What's all this then?

I tweet too much. So I needed somewhere else to start storing all the words. This is it. Think of it as the external hard drive for my thoughts.

I don't have an obesssion, a dream, a fixation or a hook, so don't be expecting a focus here. It's like great big lumps of my twitterings. You may see teaching stuff, rants, maternal anxiety and occasional sojourns away from reality.

Anyway, I like a nice chat so we should talk. By we, I of course mean me...

Wednesday, 22 December 2010

Can I get away with a slushy one yet?

I don’t believe in Soulmates. Or love at first sight. Or fate guiding you towards The One.

Imagine my annoyance then to find my time with MrBird, my husband of 9 1/2 years, falling into all those categories. I am not into romantic destinies and frankly I find the circumstances around our meeting highly irritating.

We met in a dingy nightclub that neither of us had ever been to before. Both of us were miles from home, and neither of us particularly in the mood for finding anyone. But I went from “I’m never trusting a man as long as I live” to “Here’s my number” in the space of a couple of g&t’s. We met for lunch the next day, even though he was supposed to be driving all his mates to a Wedding. That was pretty much it, done and dusted. In the battle of logic v nonsense, score one point to Cupid.

I fought it, mind. I took myself off to Scotland straight afterwards and didn’t come back for ages. I told myself this couldn’t possibly be right… after all he was a Suit. And he lived in Surrey. With his Mum. Then I saw the photos from his Metal Band days (I’m a sucker for long haired muso boys) and learned that he’d just moved home temporarily after the death of his Dad. Yeah, whatever, Cupid.

It turned out there were lots of times when we could have met. He studied physics at the same Uni at the same time as my friend, he was there when I visited the physics geeks, I mean dudes. When I was at Uni, his best friend managed the Pub that I often frequented. And so on. I’m not a fan of co-incidence but you can give Fate a point if you like.

He is not my soulmate though. I won’t have that. We share very few interests. He has never read Douglas Adams, and I have no clue about Linux. However a long, long time ago a friend pointed out, in a rare moment of clarity, that a shared love of Monty Python really isn’t enough to base a lifetime on. She was right. Thank goodness I realised that before Mr Bird happened into my life.

During my Wedding Speech (of course I made a speech, would I miss that chance to talk at people?) I said he was everything I never knew I wanted. Nine years have taught me just how true that is. It comes down to the bedrock of love. He is the one person I wanted to see when I came round from an anaesthetic. When his much loved uncle died, I had to be the one he heard it from. He was the only person I could tolerate during labour. If I am strong it’s only because when I can’t be any more, I know he’ll pick up where I left off.

We’re not perfect. He makes me grit my teeth. I make him sigh.  But I’ll take the fact that he winds the kids up before bedtime, because if they ever can’t run to me I want them to run to him. When I look at myself and see disastrous, from somewhere he finds desirable. We complement each other even when we forget to compliment each other. We’re totally different except where it counts.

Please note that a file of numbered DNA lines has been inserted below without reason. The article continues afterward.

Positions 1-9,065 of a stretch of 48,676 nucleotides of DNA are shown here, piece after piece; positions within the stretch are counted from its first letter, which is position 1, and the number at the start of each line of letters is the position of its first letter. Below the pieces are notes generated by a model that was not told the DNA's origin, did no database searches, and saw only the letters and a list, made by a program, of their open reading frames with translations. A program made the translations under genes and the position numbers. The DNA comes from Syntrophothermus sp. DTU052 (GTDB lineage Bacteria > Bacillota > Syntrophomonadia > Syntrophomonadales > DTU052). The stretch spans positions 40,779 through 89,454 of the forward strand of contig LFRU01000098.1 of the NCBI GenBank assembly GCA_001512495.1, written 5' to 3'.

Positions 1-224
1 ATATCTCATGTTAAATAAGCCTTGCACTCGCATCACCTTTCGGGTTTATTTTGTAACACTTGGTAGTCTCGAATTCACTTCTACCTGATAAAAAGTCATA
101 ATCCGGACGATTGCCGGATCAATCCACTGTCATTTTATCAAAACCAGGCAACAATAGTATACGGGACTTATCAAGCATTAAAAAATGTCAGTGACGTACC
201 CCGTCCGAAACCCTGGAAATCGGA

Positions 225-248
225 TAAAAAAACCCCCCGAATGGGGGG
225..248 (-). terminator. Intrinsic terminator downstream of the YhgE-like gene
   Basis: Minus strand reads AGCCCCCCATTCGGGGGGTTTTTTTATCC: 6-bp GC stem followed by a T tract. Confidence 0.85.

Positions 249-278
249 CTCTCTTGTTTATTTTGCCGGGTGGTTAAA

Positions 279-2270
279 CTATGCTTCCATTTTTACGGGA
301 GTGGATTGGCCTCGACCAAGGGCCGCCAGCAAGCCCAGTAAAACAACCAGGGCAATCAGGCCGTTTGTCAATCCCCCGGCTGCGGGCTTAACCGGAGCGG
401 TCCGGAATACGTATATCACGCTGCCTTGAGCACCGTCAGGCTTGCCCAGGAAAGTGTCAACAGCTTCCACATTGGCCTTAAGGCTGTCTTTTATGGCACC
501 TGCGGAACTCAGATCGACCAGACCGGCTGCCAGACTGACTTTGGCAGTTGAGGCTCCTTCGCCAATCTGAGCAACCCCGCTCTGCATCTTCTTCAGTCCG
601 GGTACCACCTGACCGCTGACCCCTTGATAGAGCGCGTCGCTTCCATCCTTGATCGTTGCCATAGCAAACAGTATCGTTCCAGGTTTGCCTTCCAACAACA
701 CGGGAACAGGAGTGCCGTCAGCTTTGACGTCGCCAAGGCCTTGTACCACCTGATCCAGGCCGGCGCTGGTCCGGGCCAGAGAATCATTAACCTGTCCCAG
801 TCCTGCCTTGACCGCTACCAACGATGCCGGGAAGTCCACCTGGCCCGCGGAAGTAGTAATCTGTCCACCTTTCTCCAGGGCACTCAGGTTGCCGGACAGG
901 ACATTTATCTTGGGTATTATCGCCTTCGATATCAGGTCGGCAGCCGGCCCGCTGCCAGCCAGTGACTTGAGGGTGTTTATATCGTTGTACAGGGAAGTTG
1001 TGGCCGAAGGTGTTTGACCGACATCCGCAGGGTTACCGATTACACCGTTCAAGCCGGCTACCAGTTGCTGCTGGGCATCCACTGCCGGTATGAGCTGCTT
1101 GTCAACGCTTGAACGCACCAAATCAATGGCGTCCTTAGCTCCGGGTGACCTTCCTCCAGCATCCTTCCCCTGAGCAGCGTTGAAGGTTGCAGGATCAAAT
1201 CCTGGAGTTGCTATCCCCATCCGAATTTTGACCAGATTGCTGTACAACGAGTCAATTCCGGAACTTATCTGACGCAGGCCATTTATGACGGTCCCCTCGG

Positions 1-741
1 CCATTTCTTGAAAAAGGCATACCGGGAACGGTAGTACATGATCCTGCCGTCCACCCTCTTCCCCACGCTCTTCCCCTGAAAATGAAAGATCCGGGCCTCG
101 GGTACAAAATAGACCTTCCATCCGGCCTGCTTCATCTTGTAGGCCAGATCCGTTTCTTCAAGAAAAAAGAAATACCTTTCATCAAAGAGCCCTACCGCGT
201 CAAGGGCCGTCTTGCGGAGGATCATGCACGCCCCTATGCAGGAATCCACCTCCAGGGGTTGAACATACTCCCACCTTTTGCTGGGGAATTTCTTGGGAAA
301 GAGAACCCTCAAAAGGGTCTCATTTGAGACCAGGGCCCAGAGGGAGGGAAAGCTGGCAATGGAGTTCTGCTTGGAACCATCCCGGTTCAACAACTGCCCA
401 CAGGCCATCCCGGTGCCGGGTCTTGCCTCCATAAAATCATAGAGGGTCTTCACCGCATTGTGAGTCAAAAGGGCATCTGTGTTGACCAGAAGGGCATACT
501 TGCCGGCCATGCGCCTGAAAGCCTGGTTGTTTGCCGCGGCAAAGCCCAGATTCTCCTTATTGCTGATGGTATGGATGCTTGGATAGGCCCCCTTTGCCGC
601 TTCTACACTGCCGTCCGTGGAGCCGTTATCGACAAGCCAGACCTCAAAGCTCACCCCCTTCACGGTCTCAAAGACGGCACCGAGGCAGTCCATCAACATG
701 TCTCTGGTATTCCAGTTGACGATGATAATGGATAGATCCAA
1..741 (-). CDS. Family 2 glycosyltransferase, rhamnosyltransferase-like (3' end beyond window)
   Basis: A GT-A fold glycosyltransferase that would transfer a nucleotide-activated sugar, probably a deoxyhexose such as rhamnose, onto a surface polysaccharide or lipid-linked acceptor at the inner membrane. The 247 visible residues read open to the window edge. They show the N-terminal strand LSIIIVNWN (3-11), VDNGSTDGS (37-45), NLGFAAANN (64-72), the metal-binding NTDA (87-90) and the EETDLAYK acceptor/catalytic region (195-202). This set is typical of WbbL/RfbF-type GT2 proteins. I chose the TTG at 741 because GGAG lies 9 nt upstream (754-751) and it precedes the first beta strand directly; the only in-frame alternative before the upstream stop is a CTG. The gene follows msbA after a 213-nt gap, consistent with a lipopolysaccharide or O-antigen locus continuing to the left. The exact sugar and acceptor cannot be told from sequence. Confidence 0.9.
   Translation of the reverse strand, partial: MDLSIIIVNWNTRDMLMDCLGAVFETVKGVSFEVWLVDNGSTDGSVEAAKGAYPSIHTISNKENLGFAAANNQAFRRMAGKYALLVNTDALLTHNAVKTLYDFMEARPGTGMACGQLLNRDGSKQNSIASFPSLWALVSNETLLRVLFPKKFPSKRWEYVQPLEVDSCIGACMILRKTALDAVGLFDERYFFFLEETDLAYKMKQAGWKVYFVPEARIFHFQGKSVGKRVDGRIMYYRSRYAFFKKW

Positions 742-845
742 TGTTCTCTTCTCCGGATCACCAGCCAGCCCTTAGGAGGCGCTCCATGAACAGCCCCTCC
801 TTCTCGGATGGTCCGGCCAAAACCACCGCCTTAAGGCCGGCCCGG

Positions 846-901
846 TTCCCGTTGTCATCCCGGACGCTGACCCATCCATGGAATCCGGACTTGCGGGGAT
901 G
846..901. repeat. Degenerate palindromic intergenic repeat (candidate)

My flamingo photo on this blog and on twitter is his. He took it on our honeymoon.

He is the pictures to my words. But not my bloody soulmate.

Tuesday, 21 December 2010

Solstices and Henges

I love Midwinter’s Day. I loved it even as a kid when I didn’t know what the significance was and schools then didn’t bother with earth sciences, not when there were yoghurt pot telephones to be made.  I didn’t know the word solstice either, but that didn’t matter as Midwinter is far more poetic anyway.

I just loved the eeriness of the shady light, the onset of dark that begins around lunchtime and the hours and hours of night in which to imagine all sorts of Creatures of the Shadows.

When I was about 10, I read Susan Cooper’s perfect depiction of Midwinter in “The Dark is Rising” and the tingles it sent down my spine firmly cemented  the Winter Solstice in my mind as a time of myth and chilly spookiness.

Even now the pale sun that never quite rises, the white skies and the night-in-day feel are able to nudge aside my jadedness and rap me over the head with a spoon labelled “magic”.   Midwinter still has a hold over me.

Last year I indulged my love of solsticeness with a trip to Stonehenge in midwinter. Not on the actual day, but as the Ancients were not concerned with quartz precision I decided that didn’t matter.

For the International Year of Astronomy, an astro-archaeology event was held there over three days. A small group of us were given a guided tour of the Stones at night by a group of archaeologists and astronomers. They were firmly of the belief that Stonehenge was designed for Midwinter Festivals, and that Midsummer’s Day was of very little significance to the monument.

To say I geeked out is an understatement. I won’t bore you with the details, if I started I’d still be writing hours later (into the dark of Midwinter’s night…). I have to say though, that standing in the centre of the inner circle of stones under a clear starry sky in the freezing night air is an experience that will stay with me forever. In the dark, the perspective of the circle changes. The stones seem to be leaning in over your head, like being in a goldfish bowl, with added Boding.

Today I can’t match that experience but I have been tramping in the snow. The stillness of the air, the echoing of crunchy footsteps has just about provided me with my quota of eery.

Anyway, I finish with pics of Stonehenge in Midwinter. I’m off to get some mistletoe…

Happy Solstice.